Ceasefire holds in Ukraine amid doubts over lasting peace
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In flashpoint cities of eastern Ukraine, uneasy residents voiced doubt Saturday that the ceasefire deal would bring lasting peace after five months of devastating conflict that has ruined the lives of so many.
"It's only a matter of time (before the truce is broken) because our Russian 'brothers' won't stop until they finish their dirty work," Alexei Maximov, a metal factory worker in the strategic port city of Mariupol, said acidly.
Supporters of both the Ukrainian forces and the pro-Moscow insurgents who have been at war across the industrial east since mid-April also remained on edge despite the calm generally prevailing.
Both the Ukrainian military and rebel leaders accused the other of breaking the ceasefire soon after it took effect on Friday at 1500 GMT.
"Nothing has actually changed," 38-year-old Russian Vladyslav Lobzin told AFP in Mariupol, where residents had been bracing for a rebel onslaught until the guns were ordered silent.
"Even Kuchma said the battle will continue. Nothing is going to be stopped," he said, referring to former Ukrainian president Leonid Kuchma, Kiev's representative at Friday's ceasefire talks in Minsk.
Rebels had moved to within kilometres of Mariupol over recent days in a lightning counter-offensive south of the main rebel-held city of Donetsk that was seen as a land grab to carve out a corridor between Russia and the annexed Crimean peninsula.
Denis Gavrilov, who organises civilian defence courses in Mariupol, said many people did not have faith in the deal.
"We already had a ceasefire in June. The result was 57 killed. That's not the sort of truce we want."
'They are bandits'
The West accused Russia of sending in troops and heavy weapons to back the new push by the rebels, who until last week had been losing ground to Kiev's forces in the east.
Natalia, a 54-year-old professor staying with friends in Mariupol after fleeing Donetsk, said she would never return to the city while it remained in insurgent hands.
"It's impossible to trust them (the rebels), they are bandits," she said. "(Ukrainian forces) can only fight them and push them back. There is no other way."
Donetsk was besieged by Ukrainian forces for weeks, depriving the city of essential supplies and sending thousands of people fleeing, until the troops moved away in the face of a sudden rebel counteroffensive across the southeast.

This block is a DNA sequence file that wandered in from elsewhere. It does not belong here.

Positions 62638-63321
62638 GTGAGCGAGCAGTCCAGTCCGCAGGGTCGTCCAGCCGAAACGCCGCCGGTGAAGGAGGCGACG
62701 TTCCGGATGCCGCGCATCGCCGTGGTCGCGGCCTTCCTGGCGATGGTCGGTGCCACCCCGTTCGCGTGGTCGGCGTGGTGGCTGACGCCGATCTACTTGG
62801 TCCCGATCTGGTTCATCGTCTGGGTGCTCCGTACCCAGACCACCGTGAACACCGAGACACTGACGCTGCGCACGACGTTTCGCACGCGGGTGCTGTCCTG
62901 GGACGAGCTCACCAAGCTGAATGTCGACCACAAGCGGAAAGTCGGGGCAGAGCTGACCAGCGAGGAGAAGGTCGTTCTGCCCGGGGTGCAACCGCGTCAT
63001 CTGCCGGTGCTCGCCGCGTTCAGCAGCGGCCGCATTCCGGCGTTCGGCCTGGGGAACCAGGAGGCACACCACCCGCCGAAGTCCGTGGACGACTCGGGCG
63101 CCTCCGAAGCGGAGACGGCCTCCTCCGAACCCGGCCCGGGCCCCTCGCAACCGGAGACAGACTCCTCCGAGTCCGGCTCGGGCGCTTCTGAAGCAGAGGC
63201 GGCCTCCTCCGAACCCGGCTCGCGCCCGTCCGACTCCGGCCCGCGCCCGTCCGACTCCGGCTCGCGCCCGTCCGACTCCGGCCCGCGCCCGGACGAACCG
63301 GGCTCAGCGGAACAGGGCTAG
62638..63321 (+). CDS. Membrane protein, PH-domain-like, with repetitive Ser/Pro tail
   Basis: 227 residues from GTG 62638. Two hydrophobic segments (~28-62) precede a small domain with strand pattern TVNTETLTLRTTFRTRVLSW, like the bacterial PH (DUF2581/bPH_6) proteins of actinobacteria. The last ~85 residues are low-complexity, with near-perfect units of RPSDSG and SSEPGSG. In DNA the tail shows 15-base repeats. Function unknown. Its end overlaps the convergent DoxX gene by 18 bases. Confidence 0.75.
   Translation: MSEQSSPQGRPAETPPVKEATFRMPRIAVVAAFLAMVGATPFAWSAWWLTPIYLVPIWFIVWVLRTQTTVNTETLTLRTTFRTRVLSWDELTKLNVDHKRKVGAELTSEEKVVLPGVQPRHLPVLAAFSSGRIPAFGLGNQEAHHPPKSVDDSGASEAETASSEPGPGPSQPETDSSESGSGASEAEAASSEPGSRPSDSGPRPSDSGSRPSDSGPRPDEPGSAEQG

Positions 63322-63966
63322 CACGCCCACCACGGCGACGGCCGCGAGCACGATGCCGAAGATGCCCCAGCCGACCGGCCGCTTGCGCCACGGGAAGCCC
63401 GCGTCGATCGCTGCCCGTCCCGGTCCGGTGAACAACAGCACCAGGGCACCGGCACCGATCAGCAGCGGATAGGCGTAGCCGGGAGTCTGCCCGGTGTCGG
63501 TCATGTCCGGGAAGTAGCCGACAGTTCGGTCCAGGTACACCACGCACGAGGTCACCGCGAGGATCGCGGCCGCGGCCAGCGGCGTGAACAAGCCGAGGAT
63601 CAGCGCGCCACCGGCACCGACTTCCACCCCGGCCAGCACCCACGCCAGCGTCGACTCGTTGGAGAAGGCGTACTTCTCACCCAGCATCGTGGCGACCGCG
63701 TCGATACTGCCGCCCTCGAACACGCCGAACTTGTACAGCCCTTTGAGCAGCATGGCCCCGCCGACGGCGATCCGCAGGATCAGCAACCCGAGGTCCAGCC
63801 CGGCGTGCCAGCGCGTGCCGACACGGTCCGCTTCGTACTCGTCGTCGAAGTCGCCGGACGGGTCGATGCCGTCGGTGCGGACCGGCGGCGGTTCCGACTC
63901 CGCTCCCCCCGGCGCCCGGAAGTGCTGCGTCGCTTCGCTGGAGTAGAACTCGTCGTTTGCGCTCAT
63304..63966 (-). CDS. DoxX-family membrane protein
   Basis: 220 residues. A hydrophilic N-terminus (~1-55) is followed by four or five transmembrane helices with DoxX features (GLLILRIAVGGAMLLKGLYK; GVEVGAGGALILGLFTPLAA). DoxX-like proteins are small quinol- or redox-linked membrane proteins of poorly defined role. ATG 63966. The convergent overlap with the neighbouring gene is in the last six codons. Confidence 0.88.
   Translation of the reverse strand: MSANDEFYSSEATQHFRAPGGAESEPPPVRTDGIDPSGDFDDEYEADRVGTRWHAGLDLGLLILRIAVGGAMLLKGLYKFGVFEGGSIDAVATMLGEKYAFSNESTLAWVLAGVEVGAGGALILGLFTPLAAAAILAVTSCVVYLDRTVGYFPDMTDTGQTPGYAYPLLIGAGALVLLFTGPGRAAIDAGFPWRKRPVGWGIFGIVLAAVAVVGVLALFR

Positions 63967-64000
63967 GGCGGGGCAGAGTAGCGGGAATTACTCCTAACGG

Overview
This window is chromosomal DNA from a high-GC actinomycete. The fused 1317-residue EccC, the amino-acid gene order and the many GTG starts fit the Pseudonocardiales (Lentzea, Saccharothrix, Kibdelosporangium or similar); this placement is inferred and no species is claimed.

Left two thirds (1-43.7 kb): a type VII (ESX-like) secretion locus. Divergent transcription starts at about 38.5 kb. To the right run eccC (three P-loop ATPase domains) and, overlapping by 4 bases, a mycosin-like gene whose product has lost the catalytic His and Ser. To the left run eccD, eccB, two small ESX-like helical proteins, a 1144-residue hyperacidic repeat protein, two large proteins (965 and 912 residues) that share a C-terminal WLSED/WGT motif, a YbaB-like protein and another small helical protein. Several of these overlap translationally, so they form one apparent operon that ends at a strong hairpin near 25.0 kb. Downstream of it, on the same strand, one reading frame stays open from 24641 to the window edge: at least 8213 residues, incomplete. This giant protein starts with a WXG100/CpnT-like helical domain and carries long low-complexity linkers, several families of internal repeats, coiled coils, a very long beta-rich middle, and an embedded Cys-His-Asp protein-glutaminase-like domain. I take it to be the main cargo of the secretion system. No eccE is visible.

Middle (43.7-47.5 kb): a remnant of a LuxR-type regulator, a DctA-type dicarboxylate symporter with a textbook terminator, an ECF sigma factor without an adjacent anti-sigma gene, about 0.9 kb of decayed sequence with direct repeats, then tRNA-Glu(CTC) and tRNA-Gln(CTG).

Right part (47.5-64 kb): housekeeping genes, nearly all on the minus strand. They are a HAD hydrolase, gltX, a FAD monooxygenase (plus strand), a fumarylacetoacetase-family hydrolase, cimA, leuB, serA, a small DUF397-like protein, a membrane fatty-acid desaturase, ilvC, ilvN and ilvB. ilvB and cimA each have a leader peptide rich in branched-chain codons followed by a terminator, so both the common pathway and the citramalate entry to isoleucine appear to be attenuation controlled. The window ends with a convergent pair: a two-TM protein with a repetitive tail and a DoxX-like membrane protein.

"I hope that the truce will last. If you had lived in my apartment during all these bombardments, you would understand how happy I am that there is a ceasefire," said Donetsk resident Vasyl.
He said he would be celebrating his 50th birthday on Sunday "if I'm still alive".
According to an AFP toll compiled from UN and government figures, the fighting has killed nearly 2,800 people since mid-April and forced at least half a million from their homes.
Dozens of towns now stand in ruins and once-powerful factories and coal mines that form the backbone of Ukraine's economy have ground to a halt.
Ali, 24, a medical student from Iraq, said he returned to Donetsk on Friday after hearing that "everything was back to normal".
"I like Donetsk and I want to continue to live here and continue my studies. They have promised that classes will resume in October."
But in the town of Yasynuvata, a rail hub around 30 kilometres (20 miles) north of Donetsk, residents who have spent weeks sheltering from the bombardments in a college basement were pessimistic.
"How can we live like this? How can we even think the Ukrainian army is liberating us?" said a middle-aged woman named Tatyana.
"What is this freedom? Houses are destroyed, we have nowhere to go, nowhere to live."
And a pro-Russian fighter manning a checkpoint just outside Yasynuvata said the conflict would not end until the separatists had achieved their goals.
"Once we'd got to Mariupol we should have taken Mariupol. This is not really a ceasefire. It's a tactic by (Ukrainian President Petro) Poroshenko and his supporters to regroup."